“I got calls from so many people,” Shepherd recalled. “I’ve been on ‘Oprah,’ Anderson Cooper’s show — I can’t remember all the shows.”
She has spun that fame into a fitness mini-empire, including personal training and speaking engagements. Shepherd has even written a book, “Determined, Dedicated, Disciplined To Be Fit,” about her fitness journey.
The Baltimore native comes to Lansing Friday to help a local church celebrate its own triumph of longevity. Trinity A.M.E. Church, which is celebrating 150 years in Lansing this year, hosts Shepherd as keynote speaker for Walk of Ages, its anniversary event.
Shepherd hasn’t always been dedicated to fitness. When she was around 12, Shepherd was hit by a car. Doctors told her she would never be able to run or exercise.
“I used that as an excuse,” she said. “I never did anything.”
Decades later, at the age of 56, Shepherd was trying on swimsuits with her sister, Velvet. She didn’t like what she saw.
“We hadn’t worn swimsuits in years,” she said. “She looked at me and started laughing. I said, ‘You’re not looking so hot yourself.’”
The two made a vow to get fit and joined a gym. But the real change happened when, at Velvet’s prompting, Shepherd began lifting weights.
“I didn’t know much about lifting weights. I thought if you started lifting weights you would look like a man,” she said, laughing. “But I noticed a change in my body. I started looking nice.”
Velvet thought the duo could make it into the Guinness Book of World Records as the oldest bodybuilding sisters. But dreams of fitness and fame were derailed when Velvet died unexpectedly of a brain aneurysm.
“I hated everyone. I hated everything. I hated God,” Shepherd said. “I had panic attacks. I was depressed.”
Shepherd gave up on exercise entirely, but an otherworldly encounter put her back on track.
“Velvet came to me in a dream,” Shepherd said. “She said, ‘You’re not doing what you said you would do.’”
Shepherd attacked her fitness routine with renewed vigor, even enlisting the help of Yohnnie Shambourger, a decorated bodybuilder and former Mr. Universe. She started competing at bodybuilding shows, which was when she was contacted by Guinness World Records.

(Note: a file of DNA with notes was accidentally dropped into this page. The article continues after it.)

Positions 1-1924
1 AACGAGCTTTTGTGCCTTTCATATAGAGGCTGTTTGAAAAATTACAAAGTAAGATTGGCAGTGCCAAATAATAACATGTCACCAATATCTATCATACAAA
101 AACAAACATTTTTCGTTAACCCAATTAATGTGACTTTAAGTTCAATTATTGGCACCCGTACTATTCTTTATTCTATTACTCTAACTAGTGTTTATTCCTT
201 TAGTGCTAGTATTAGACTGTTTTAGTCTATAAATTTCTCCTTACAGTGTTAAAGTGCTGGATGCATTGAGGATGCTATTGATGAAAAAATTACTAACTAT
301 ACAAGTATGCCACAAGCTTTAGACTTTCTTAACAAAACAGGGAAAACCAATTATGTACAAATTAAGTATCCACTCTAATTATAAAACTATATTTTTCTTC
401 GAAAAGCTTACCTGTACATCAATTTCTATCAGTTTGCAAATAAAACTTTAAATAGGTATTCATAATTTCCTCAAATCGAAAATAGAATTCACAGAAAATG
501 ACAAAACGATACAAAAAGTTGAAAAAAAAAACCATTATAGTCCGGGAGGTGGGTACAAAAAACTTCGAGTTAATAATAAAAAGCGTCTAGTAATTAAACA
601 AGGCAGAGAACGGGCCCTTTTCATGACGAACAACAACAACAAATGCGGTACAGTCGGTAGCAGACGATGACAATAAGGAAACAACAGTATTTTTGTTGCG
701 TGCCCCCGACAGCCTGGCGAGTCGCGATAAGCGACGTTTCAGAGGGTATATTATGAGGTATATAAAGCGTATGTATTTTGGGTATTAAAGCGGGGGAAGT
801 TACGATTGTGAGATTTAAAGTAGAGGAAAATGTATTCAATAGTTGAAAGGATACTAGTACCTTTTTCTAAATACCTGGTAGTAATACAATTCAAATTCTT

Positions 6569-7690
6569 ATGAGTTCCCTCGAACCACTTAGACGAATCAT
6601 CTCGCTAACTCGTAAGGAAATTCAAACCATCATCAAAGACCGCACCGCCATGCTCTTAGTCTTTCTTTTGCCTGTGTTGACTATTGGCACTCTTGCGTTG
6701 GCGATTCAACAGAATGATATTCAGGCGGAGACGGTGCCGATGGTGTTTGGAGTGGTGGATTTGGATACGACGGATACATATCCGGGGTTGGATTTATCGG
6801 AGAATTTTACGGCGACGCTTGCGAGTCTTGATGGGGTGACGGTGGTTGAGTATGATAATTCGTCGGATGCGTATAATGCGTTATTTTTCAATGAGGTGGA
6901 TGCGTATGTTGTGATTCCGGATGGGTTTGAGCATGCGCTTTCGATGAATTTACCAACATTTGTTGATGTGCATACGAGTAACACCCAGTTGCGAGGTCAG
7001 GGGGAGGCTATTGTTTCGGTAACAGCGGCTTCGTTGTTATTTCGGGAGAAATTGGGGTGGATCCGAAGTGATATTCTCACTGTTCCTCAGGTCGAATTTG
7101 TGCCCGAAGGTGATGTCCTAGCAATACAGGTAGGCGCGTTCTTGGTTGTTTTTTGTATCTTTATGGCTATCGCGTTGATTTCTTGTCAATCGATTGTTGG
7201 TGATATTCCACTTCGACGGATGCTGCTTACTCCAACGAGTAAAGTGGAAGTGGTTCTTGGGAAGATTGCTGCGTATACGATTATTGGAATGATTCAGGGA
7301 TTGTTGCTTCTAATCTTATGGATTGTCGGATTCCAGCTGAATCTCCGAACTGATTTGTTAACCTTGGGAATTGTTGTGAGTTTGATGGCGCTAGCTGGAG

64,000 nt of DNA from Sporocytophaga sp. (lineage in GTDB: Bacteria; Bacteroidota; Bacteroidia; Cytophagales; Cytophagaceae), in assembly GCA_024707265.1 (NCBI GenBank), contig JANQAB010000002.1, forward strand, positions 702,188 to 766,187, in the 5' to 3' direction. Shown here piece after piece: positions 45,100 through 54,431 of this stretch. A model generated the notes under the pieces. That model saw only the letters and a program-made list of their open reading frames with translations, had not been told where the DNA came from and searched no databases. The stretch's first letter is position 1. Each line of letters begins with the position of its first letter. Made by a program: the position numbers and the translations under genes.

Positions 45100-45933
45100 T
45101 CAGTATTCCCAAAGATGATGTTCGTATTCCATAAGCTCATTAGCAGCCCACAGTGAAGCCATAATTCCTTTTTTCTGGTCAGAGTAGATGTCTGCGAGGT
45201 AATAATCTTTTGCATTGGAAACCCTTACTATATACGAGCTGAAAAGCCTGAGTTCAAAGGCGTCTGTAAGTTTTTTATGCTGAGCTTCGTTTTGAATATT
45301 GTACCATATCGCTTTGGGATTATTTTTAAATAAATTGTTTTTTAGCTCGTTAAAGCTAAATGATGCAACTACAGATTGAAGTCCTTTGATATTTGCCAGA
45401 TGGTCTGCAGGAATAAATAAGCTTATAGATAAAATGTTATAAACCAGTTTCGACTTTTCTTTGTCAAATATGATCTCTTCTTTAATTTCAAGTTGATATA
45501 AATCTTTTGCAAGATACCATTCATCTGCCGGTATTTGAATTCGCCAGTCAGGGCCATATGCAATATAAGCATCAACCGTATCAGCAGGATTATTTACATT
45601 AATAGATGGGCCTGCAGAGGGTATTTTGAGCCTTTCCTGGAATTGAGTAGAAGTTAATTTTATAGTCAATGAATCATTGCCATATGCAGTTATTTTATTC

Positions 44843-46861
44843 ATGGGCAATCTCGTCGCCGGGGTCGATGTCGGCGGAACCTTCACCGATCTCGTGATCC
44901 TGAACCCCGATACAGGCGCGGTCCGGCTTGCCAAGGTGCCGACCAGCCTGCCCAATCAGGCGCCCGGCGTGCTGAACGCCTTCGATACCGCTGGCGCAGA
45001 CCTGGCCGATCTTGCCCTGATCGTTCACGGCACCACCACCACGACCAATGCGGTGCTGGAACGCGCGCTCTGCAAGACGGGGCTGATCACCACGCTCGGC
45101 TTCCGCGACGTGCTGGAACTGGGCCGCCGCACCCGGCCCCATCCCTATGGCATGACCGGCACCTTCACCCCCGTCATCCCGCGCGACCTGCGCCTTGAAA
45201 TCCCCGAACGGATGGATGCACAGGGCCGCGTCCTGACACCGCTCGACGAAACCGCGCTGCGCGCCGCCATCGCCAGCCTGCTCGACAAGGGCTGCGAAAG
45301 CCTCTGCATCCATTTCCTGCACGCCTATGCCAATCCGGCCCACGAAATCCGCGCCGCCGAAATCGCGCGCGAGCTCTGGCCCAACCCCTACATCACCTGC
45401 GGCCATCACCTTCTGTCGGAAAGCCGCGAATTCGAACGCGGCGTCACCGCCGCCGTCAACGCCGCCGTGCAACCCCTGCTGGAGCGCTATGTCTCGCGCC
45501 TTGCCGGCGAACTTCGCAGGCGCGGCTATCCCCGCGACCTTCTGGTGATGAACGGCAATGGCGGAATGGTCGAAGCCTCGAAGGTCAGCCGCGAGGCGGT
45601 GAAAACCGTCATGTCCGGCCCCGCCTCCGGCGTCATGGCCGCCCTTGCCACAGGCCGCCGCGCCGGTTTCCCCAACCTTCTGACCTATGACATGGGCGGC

“Velvet’s dream has become my reality,” Shepherd said.
The bodybuilder will be joined Friday by Kimberly Whitfield, a local fitness instructor and member of Trinity A.M.E. Church, and the Rev. Lila Rose Martin, who leads the congregation. Martin, who has been at Trinity A.M.E. Church for five years, is the church’s 43rd pastor and its first female pastor.
“The church has had so many people who were determined that the church should survive,” Martin said. “Just to be part of a body that is everlasting, so to speak, is incredible.”
Founded by a group of 21 members in 1866 as the Independent Methodist Episcopal Church, Trinity A.M.E. Church is Lansing’s oldest African American congregation. The church was also known as Bethel A.M.E. Church and George R. Collins A.M.E. Church before settling on Trinity in 1964. Originally located on Pine Street in downtown Lansing, the church was forced out in 1966 by the expansion of state government and moved to its home at 3500 W. Holmes Road.
Saturday, a group of 21 current members will walk from the church’s original site to the pavilion at Frances Park. There, at 10 a.m., they will be joined by other congregation members and walk to the church, where there will be a brief rededication service.
The weekend’s activities will commemorate a church that has been a bulwark in the local African American community for 150 years.
“For black people, church was our lifeline,” Martin said. “The church was the only place where we felt free, free to be who we are.”
Walk of Ages
With Ernestine Shepherd, Kimberly Whitfield and the Rev. Lila Rose Martin
5:30 p.m.-8 p.m. Friday, Sept. 23
Trinity A.M.E. Church 3500 W. Holmes Road, Lansing
(517) 488-5471, kwinspires.com